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Sobin Park: Dragons and Maidens
February 25, 2020 - March 15, 2020Free
Elga Wimmer PCC
526 West 26th Street, New York, Suite #310 • Tel: 212.206.0006 • www.elgawimmer.com
“Dragons and Maidens” Curated by Dr. Thalia Vrachopoulos
FOR IMMEDIATE RELEASE:
Elga Wimmer PCC proudly presents the exhibition Sobin Park: Dragons and Maidens that will run from February 25 through March 15, 2020. An OPENING RECEPTION will take place on Thursday, February 27, 2020 from 6-8PM and, a Brunch during Armory Show on Saturday March 7th, 2020 from 1-4PM.
Sobin Park’s positive manifestation of the Eastern dragon as a fortuitous and royal sign is altogether different than most western guises of the dragon viewed as monster that brings destruction in its wake. In the east the creature holds positive, life affirming, divine significance moreover, in Park’s iconography his inclusion and meaning are further enriched.
Although varying morphologically according to historical period and geographical area, generally, dragons have been represented with scaly skin, long teeth and a serpentine body. In the east, this composite animal is seen as a wise and angelic beloved creature to which many a temple has been dedicated. Dragon legends have recently been used by many to express shifting social attitudes within modern civilization as well as a pluralist position towards ethnic inclusion. Park uses this icon to convey not only the marriage between the physical and divine aspects of life but also the manifest destiny arising from such a union. Park’s maidens are beautiful usually shown entwined within the dragon’s embrace, sometimes in the midst of transforming from dragon to female or vice versa. This is evident in the scales that populate the female’s lower regions but also in the almost human tenderness of her dragons. Park shows these two figures intimately inter-relating, and totally absorbed in each other’s form that may even be described in the Surrealist sense as ‘convulsive beauty.’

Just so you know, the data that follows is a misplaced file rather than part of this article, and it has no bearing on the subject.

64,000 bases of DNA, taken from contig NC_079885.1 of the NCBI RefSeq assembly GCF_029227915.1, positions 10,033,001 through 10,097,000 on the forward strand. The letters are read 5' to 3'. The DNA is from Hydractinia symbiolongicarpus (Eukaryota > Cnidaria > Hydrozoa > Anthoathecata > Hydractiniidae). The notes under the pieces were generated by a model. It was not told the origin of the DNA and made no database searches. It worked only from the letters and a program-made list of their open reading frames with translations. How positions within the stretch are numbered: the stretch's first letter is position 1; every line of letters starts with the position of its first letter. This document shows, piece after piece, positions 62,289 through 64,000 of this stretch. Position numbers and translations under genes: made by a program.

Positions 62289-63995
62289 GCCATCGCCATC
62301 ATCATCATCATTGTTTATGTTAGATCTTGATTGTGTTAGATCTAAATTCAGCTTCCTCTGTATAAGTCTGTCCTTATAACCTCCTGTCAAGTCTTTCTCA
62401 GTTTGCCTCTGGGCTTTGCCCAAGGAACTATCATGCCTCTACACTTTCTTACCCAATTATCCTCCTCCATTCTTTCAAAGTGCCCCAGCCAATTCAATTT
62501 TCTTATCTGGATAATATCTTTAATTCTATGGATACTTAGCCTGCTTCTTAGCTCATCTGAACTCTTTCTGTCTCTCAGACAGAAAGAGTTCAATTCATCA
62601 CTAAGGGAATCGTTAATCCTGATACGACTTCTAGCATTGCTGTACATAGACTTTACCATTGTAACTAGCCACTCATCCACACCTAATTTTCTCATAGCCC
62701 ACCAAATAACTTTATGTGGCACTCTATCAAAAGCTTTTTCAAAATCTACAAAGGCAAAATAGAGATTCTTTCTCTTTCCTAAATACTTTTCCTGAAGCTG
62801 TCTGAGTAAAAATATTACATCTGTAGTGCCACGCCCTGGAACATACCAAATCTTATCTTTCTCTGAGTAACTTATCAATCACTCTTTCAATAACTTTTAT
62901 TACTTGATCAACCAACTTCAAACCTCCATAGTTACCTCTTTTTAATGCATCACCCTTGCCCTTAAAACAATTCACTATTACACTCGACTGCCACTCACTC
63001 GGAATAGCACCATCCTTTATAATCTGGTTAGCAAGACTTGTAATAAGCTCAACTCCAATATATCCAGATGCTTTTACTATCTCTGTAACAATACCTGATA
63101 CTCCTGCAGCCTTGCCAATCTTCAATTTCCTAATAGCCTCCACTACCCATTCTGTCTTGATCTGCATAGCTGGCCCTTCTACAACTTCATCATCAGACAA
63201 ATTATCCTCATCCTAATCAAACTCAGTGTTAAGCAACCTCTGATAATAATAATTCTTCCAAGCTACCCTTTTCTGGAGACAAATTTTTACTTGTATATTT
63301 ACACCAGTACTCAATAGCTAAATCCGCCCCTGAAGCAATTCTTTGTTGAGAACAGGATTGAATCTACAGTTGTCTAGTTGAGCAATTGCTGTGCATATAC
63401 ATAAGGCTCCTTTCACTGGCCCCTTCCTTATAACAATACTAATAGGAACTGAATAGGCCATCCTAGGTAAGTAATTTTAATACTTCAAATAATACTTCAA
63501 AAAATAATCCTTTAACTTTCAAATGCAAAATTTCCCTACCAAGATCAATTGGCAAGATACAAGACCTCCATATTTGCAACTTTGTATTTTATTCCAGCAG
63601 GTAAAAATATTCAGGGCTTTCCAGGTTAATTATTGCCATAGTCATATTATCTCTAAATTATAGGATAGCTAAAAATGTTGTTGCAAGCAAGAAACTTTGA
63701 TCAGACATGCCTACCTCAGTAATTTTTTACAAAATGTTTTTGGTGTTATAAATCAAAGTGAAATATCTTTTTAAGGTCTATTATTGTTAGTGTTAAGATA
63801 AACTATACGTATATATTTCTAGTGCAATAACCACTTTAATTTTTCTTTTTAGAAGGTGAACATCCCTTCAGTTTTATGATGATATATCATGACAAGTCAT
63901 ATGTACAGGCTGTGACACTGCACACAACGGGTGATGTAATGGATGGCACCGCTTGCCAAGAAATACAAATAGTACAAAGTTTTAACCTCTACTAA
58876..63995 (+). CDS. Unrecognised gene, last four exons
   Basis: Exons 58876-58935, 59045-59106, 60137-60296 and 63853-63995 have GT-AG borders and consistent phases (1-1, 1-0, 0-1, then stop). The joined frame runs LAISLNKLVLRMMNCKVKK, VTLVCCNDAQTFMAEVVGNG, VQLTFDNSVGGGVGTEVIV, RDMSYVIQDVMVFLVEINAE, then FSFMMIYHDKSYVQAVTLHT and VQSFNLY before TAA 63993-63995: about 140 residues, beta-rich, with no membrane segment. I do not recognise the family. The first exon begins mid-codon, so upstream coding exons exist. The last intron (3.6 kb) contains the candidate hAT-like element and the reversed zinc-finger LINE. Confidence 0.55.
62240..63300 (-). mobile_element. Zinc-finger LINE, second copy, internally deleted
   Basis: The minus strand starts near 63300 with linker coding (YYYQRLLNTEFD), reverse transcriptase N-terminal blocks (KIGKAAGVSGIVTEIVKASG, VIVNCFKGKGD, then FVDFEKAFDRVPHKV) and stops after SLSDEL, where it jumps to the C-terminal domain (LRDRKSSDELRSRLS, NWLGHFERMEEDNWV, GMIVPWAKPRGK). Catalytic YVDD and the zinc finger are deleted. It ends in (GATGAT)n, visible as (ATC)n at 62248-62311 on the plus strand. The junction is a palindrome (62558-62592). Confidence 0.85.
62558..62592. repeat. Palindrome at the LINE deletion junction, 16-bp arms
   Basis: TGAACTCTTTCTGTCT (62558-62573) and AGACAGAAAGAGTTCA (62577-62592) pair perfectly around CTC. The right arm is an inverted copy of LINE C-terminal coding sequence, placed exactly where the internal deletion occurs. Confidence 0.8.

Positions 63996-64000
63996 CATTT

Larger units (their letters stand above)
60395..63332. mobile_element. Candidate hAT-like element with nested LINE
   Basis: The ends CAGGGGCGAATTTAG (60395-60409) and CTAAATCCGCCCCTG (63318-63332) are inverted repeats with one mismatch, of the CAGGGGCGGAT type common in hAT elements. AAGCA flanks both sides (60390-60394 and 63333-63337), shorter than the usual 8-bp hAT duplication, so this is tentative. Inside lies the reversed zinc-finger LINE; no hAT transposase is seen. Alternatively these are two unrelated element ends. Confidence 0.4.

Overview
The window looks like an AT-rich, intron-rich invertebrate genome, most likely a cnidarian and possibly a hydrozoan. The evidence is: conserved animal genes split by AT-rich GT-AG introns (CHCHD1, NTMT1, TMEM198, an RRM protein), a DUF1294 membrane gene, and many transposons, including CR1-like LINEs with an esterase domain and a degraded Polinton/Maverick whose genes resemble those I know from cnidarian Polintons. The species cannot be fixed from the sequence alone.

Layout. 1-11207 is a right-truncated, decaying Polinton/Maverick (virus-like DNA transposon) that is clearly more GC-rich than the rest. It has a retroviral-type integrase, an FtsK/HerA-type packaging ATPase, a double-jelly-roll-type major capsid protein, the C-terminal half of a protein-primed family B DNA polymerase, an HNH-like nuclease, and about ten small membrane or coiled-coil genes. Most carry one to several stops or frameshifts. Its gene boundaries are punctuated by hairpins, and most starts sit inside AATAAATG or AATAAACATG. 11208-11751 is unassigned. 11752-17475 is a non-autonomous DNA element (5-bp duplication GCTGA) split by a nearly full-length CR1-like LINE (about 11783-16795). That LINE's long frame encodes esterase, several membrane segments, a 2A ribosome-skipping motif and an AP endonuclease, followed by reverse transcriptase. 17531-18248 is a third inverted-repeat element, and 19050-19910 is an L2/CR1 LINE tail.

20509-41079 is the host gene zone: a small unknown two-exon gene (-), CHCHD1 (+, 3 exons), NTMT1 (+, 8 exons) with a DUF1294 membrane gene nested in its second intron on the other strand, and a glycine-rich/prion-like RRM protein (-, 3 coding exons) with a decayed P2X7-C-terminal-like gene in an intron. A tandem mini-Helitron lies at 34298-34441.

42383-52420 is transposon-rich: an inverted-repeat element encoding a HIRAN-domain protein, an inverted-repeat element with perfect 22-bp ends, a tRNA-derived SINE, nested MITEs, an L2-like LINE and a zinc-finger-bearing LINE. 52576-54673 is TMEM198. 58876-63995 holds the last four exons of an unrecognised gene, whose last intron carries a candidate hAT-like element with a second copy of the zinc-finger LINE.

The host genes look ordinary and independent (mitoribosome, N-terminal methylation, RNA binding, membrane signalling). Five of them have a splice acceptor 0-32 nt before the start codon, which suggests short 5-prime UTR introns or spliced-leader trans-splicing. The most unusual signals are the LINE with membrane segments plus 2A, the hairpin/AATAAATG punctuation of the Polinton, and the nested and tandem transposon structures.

Park employs a work-intensive methodology using pencils on extremely large formats of paper and canvas that span the gallery walls undulating and unfurling themselves horizontally akin to the dragon’s forms. For this exhibit Park exhibits several of her monumental canvasses but also several smaller vertical pieces.